Jonathan Brun

The Turkish Affair

I recently travelled to Turkey for 8 days. My itinerary was fairly brisk as I wished to see as much of the country as possible. The trip was as follows:

Antalya (1 day) → Olympus (2 days) → Izmir (1 night) → Sulçuk/Ephus (2 days) → Istanbul (3 days)

There were a couple of reasons I wanted to visit Turkey. I had previously read and heard great things about Turkey and I wished to see it to examine its potential as part of European Union. Prior to going, my opinion in relation to the EU was that it was too different, namely too Islamic, to be in the EU. The third motivation was to go more ‘east’ than my friends; Eastern Europe has become as backpacker friendly as Western Europe, and there remain few sites not crammed with Canadians, Aussies and Americans.

I was hoping to find some remnants of isolation in Turkey, though I did not have my hopes too high. In reality, the places I visited are on the top of the tourist hit-list and as such, were full of tourists – though more Aussies than I expected, largely, they come to visit the battlefields of Gallipoli. The Australians suffered massive casualties during the WWII battle of Gallipoli, which then acted as a catalyst for Australian independence, not unlike Dieppe for Canada. The presence of all these tourists may have impeded my visitation of ‘real’ turkey, but to be fair, not speaking Turkish and going for eigh days was not going to permit me to penetrate the Turkish society.

Antalya was a nice port city with little culture, but no lack of nightlife. While in Antalya, I took a day trip to Perge (45 min outside Antalya), an ancient Greco-Roman city, which was very impressive as a first site. The site, was very open and you could walk throughout the ruins with no security control. I then travelled south to Olympus, where the use of concrete has been banned. As such, all the houses are treehouses made of wood. The description of the town as, “an Ewok Village” was what motivated me to visit, the addition of bars and beaches was the cherry on the cake. While there, I visited the flames of Olympus, naturally occurring flames that are the source of The Olympic flame. I partied in an open roof club, surrounded by 100 m cliffs and jumped off 12 m rocks into the warm Mediterranean.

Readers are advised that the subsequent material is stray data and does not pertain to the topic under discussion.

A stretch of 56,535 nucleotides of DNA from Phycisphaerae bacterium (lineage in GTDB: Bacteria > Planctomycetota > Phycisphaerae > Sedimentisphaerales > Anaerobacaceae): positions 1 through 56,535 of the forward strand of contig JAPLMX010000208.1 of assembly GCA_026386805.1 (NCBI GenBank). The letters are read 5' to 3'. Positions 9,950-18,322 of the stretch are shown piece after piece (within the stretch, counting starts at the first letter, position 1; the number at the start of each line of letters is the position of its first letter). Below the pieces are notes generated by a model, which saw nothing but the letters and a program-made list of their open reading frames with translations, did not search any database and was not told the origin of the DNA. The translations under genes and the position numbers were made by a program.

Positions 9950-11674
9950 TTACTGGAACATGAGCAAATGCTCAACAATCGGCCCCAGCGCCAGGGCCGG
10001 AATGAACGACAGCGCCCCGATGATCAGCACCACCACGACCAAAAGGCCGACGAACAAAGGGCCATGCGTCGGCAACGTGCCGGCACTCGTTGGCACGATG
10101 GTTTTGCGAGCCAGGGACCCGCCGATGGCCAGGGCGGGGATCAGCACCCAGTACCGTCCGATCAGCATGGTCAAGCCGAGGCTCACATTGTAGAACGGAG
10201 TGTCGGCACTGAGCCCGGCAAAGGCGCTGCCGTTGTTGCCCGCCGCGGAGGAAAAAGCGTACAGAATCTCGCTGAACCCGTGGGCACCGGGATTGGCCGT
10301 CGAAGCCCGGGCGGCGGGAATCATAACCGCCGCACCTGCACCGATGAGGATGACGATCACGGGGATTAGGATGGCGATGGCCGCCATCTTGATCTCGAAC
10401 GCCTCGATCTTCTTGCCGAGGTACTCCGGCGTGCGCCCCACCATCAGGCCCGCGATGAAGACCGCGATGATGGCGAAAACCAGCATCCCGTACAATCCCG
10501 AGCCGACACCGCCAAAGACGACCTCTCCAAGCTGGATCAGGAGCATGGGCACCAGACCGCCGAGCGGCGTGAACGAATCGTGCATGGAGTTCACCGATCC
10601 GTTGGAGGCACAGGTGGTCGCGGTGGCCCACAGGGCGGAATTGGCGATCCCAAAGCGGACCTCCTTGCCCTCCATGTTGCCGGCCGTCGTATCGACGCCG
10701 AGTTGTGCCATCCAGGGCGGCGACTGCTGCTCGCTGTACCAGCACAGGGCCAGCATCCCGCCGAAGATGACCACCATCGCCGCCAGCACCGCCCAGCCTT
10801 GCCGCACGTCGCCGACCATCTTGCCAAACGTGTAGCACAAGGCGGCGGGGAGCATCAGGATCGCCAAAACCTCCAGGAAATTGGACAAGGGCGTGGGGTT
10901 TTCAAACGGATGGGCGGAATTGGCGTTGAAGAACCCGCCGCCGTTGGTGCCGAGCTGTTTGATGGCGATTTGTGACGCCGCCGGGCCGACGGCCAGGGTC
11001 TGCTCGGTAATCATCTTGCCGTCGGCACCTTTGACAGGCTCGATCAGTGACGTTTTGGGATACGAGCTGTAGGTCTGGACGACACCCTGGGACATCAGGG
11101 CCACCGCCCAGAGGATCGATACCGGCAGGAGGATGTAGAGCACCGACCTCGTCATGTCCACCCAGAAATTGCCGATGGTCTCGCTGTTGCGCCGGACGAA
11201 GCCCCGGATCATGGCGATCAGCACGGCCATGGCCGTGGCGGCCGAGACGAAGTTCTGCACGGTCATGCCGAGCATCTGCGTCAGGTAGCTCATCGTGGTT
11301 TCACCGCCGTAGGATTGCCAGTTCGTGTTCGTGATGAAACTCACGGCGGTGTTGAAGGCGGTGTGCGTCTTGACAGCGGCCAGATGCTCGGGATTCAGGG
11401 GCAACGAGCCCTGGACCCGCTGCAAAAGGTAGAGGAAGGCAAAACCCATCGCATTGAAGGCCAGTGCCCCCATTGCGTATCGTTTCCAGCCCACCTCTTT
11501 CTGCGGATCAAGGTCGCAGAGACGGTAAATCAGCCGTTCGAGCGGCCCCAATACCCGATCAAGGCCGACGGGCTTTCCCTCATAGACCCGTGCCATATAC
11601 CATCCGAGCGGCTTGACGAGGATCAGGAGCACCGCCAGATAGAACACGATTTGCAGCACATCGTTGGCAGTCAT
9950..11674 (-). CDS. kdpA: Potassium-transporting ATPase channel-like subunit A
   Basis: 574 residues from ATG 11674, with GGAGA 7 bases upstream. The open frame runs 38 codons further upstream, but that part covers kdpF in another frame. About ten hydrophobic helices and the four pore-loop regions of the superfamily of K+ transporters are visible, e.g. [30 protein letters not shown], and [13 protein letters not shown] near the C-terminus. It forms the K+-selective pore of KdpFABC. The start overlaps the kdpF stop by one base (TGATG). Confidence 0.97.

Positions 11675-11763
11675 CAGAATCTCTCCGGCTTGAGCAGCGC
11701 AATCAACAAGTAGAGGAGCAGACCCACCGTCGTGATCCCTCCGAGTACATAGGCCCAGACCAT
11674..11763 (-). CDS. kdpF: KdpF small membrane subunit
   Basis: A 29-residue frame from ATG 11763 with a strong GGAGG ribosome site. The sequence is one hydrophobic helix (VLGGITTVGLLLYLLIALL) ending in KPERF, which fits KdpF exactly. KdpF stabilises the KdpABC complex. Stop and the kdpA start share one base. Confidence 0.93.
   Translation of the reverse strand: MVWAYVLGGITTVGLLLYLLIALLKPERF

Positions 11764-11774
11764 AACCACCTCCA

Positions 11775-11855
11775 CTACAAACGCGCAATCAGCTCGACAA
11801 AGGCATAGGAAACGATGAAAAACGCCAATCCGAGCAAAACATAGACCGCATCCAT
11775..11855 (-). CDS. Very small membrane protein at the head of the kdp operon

I then travelled to Izmir for a brief 6 hour stay before making my way to Ephus, Turkey’s most famous archaeological site. The town of Ephus is remarkably intact and is an amazing demonstration of what a 100 000 person Greek town looked like at its peak. After Selcuk and Ephus (same town really), I took an overnight bus to Istanbul. Istanbul was everything I had hoped for, a great blend of the Islamic and European world. Though three days were not enough, the mosques, churches and food were amazing. A little bit of partying in the newer, more European centre on the other side of the Bosphorous and then I caught a flight back to Paris to meet my father and board our sailboat.

My trip to turkey led me to two independent conclusions, which I wish to set on paper: Why Turkey may become a EU member and Why it is time to hang up the back-pack. Turkey was an amazing trip and I will definitely return; there remains so much history and culture, I could easily spend months travelling the country. You can see my photos here: Turkish Affair Photos

Published on October 8, 2006